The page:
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Flu (Influenza)

What is the flu?

The flu is a viral infection of the nose, throat, windpipe, and bronchi that occurs every winter. The main symptoms are a runny nose, sore throat, and nagging cough. Usually there’s more muscle pain, headache, fever, and chills than seen with colds.

What causes the flu?

Flu is caused by influenza viruses. Flu viruses change yearly, which is why people can get the flu every year. The virus is spread by sneezing, coughing, and hand contact. It spreads rapidly because the incubation period is only 1 to 3 days and the virus is very contagious.

How can I take care of my child?

The treatment of flu depends on a child's main symptoms and is no different from the treatment for other viral respiratory infections. Bed rest is not necessary.

  • Fever or aches

    Use acetaminophen (Tylenol) every 6 hours or ibuprofen (Advil) every 8 hours for discomfort or fever over 102°F (39°C). Children and adolescents who may have influenza should never take aspirin because it may cause Reye's syndrome.

  • Cough or hoarseness

    For children over age 6 years give cough drops. If your child is over 1 year of age, give honey (1/2 to 1 teaspoon as needed). Never give honey to babies. If honey is not available, you can use corn syrup.

  • Sore throat

    Use hard candy for children over 6 years old. Warm chicken broth may also help children over 1 year old.

  • Stuffy or blocked nose

    Saline nose drops or spray followed by suction (or nose blowing) will open most blocked noses. Use nasal washes at least 4 times a day or whenever your child can't breathe through the nose. You can buy saline nose drops or spray without a prescription.

  • Fluids

    Encourage your child to drink adequate fluids to prevent dehydration.

How long will the flu last?

The fever lasts 2 to 3 days, the runny or stuffy nose 1 to 2 weeks, and the cough 2 to 3 weeks.

Your child may return to day care or school after the fever is gone and he feels up to it.

Who are high-risk children?

Children are considered high-risk for complications if they have the following conditions:

  • Lung disease, such as cystic fibrosis
  • Heart disease, such as a congenital heart disease
  • Muscle disease, such as muscular dystrophy
  • Metabolic disease, such as diabetes
  • Sickle cell disease
  • Renal disease, such as nephrotic syndrome
  • Cancer or immune system conditions
  • Diseases requiring long-term aspirin therapy
  • Pregnant teens
  • Severe obesity (BMI greater than 40)
  • Age less than 2 years and no medical conditions

Does my child need antiviral medicine?

Antiviral medicines must be started within 48 hours of the start of influenza symptoms to have any effect. They reduce the time your child is sick by 1 or 2 days. They do not cure the disease nor remove all the symptoms. The American Academy of Pediatrics recommends they be used for all HIGH-RISK children. Antiviral medicines are recommended for healthy children only if they develop a complication of flu. Talk with your healthcare provider about this. After close contact with someone who has the flu, the CDC recommends early treatment of those who come down with the disease rather than post-exposure antiviral medicine (prophylaxis).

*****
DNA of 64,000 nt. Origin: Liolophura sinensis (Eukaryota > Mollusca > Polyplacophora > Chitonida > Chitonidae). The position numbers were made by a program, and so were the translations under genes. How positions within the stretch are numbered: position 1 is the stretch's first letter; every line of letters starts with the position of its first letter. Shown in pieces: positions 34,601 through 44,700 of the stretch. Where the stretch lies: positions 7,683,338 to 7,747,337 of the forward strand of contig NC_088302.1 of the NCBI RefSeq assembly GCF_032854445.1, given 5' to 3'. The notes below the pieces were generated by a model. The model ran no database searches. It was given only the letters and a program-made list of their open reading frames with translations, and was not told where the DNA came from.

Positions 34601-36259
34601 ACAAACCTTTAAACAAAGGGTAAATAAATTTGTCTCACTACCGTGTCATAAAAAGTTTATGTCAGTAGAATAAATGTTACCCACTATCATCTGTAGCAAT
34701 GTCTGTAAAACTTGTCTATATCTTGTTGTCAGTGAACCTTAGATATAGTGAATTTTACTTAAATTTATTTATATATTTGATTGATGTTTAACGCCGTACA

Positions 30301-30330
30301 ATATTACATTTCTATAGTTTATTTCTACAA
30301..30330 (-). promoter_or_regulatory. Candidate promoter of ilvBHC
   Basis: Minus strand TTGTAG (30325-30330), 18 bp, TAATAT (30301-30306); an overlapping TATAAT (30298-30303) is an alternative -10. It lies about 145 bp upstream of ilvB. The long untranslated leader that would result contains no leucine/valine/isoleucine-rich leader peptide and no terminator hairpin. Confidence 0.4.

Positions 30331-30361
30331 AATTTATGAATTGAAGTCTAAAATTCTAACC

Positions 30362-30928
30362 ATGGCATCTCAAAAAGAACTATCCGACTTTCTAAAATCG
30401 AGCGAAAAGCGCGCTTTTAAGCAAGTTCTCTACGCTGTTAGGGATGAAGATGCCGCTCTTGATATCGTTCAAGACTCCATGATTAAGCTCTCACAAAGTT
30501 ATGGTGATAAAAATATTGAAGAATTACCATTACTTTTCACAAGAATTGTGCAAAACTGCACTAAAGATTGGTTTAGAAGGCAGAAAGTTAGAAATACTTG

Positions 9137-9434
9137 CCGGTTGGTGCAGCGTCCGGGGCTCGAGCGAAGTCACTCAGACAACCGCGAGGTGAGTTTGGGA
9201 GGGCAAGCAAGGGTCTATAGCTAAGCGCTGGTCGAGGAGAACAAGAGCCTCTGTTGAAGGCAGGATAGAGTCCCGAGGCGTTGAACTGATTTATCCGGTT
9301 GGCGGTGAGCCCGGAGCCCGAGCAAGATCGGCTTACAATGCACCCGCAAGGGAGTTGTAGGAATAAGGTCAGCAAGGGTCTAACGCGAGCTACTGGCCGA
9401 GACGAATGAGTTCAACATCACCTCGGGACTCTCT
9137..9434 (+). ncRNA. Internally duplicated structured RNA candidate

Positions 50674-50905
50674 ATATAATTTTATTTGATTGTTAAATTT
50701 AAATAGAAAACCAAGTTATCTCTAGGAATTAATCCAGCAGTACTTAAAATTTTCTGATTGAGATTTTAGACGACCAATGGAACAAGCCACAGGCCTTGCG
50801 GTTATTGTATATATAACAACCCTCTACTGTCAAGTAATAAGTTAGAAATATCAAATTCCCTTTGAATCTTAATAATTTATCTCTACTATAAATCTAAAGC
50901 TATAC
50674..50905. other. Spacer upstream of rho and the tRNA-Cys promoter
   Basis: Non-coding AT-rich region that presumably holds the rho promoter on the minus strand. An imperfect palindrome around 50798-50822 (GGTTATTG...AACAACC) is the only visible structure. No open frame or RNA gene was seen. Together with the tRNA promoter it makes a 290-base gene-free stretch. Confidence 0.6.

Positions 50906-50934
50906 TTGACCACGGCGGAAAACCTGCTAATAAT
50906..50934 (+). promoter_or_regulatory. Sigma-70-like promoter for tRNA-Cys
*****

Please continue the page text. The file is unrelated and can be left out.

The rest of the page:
Does my child need a flu shot?

Yearly flu shots are the best way to prevent the spread of influenza. The American Academy of Pediatrics recommends that all children over age 6 months be given a flu shot. Recent research has shown that healthy children younger than 24 months are at as great a risk of complications as children with the high-risk conditions listed above.

The nasal spray flu vaccine (FluMist) may be given to healthy children over the age of 2 years old.

When should I call my child's healthcare provider?


  • Your child is having trouble breathing.
  • Your child starts to act very sick.

Call during office hours if:

  • Your child develops any complications such as an earache, sinus pain or pressure, or a fever lasting over 3 days.
  • You have other questions or concerns.
Written by Barton D. Schmitt, MD, author of “My Child Is Sick,” American Academy of Pediatrics Books.
Pediatric Advisor 2015.3 published by RelayHealth.
Last modified: 2015-06-11
Last reviewed: 2015-06-11
This content is reviewed periodically and is subject to change as new health information becomes available. The information is intended to inform and educate and is not a replacement for medical evaluation, advice, diagnosis or treatment by a healthcare professional.
Copyright ©1986-2015 Barton D. Schmitt, MD FAAP. All rights reserved.
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